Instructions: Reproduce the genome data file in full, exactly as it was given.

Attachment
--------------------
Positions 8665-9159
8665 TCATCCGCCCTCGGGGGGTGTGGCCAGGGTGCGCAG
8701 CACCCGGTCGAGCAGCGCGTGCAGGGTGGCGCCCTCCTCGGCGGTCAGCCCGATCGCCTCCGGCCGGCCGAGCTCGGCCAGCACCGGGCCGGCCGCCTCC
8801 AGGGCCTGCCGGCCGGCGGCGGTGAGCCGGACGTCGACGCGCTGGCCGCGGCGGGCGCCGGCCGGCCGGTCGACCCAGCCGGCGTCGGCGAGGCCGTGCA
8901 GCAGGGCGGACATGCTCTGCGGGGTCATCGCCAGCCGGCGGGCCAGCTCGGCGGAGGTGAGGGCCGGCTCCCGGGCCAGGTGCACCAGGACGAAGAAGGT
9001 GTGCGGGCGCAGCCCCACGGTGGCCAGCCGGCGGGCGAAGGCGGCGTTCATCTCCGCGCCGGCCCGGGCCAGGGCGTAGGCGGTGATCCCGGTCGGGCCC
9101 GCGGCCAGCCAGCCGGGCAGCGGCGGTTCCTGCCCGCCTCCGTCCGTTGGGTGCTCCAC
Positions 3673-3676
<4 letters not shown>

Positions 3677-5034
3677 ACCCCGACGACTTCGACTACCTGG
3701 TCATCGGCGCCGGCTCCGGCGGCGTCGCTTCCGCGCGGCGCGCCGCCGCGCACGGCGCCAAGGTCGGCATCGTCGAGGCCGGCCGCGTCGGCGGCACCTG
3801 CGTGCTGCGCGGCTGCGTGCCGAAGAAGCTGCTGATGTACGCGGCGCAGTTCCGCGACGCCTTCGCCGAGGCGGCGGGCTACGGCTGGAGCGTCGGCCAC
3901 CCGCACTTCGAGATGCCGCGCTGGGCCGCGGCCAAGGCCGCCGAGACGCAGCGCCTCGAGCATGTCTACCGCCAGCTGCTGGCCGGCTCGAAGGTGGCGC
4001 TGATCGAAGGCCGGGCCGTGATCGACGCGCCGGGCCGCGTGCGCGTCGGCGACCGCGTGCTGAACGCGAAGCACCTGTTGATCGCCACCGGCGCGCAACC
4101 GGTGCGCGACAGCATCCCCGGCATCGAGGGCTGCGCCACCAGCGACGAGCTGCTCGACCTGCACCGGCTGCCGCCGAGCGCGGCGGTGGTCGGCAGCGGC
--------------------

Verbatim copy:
Positions 8665-9159
8665 TCATCCGCCCTCGGGGGGTGTGGCCAGGGTGCGCAG
8701 CACCCGGTCGAGCAGCGCGTGCAGGGTGGCGCCCTCCTCGGCGGTCAGCCCGATCGCCTCCGGCCGGCCGAGCTCGGCCAGCACCGGGCCGGCCGCCTCC
8801 AGGGCCTGCCGGCCGGCGGCGGTGAGCCGGACGTCGACGCGCTGGCCGCGGCGGGCGCCGGCCGGCCGGTCGACCCAGCCGGCGTCGGCGAGGCCGTGCA
8901 GCAGGGCGGACATGCTCTGCGGGGTCATCGCCAGCCGGCGGGCCAGCTCGGCGGAGGTGAGGGCCGGCTCCCGGGCCAGGTGCACCAGGACGAAGAAGGT
9001 GTGCGGGCGCAGCCCCACGGTGGCCAGCCGGCGGGCGAAGGCGGCGTTCATCTCCGCGCCGGCCCGGGCCAGGGCGTAGGCGGTGATCCCGGTCGGGCCC
9101 GCGGCCAGCCAGCCGGGCAGCGGCGGTTCCTGCCCGCCTCCGTCCGTTGGGTGCTCCAC
Positions 3673-3676
<4 letters not shown>

Positions 3677-5034
3677 ACCCCGACGACTTCGACTACCTGG
3701 TCATCGGCGCCGGCTCCGGCGGCGTCGCTTCCGCGCGGCGCGCCGCCGCGCACGGCGCCAAGGTCGGCATCGTCGAGGCCGGCCGCGTCGGCGGCACCTG
3801 CGTGCTGCGCGGCTGCGTGCCGAAGAAGCTGCTGATGTACGCGGCGCAGTTCCGCGACGCCTTCGCCGAGGCGGCGGGCTACGGCTGGAGCGTCGGCCAC
3901 CCGCACTTCGAGATGCCGCGCTGGGCCGCGGCCAAGGCCGCCGAGACGCAGCGCCTCGAGCATGTCTACCGCCAGCTGCTGGCCGGCTCGAAGGTGGCGC
4001 TGATCGAAGGCCGGGCCGTGATCGACGCGCCGGGCCGCGTGCGCGTCGGCGACCGCGTGCTGAACGCGAAGCACCTGTTGATCGCCACCGGCGCGCAACC
4101 GGTGCGCGACAGCATCCCCGGCATCGAGGGCTGCGCCACCAGCGACGAGCTGCTCGACCTGCACCGGCTGCCGCCGAGCGCGGCGGTGGTCGGCAGCGGC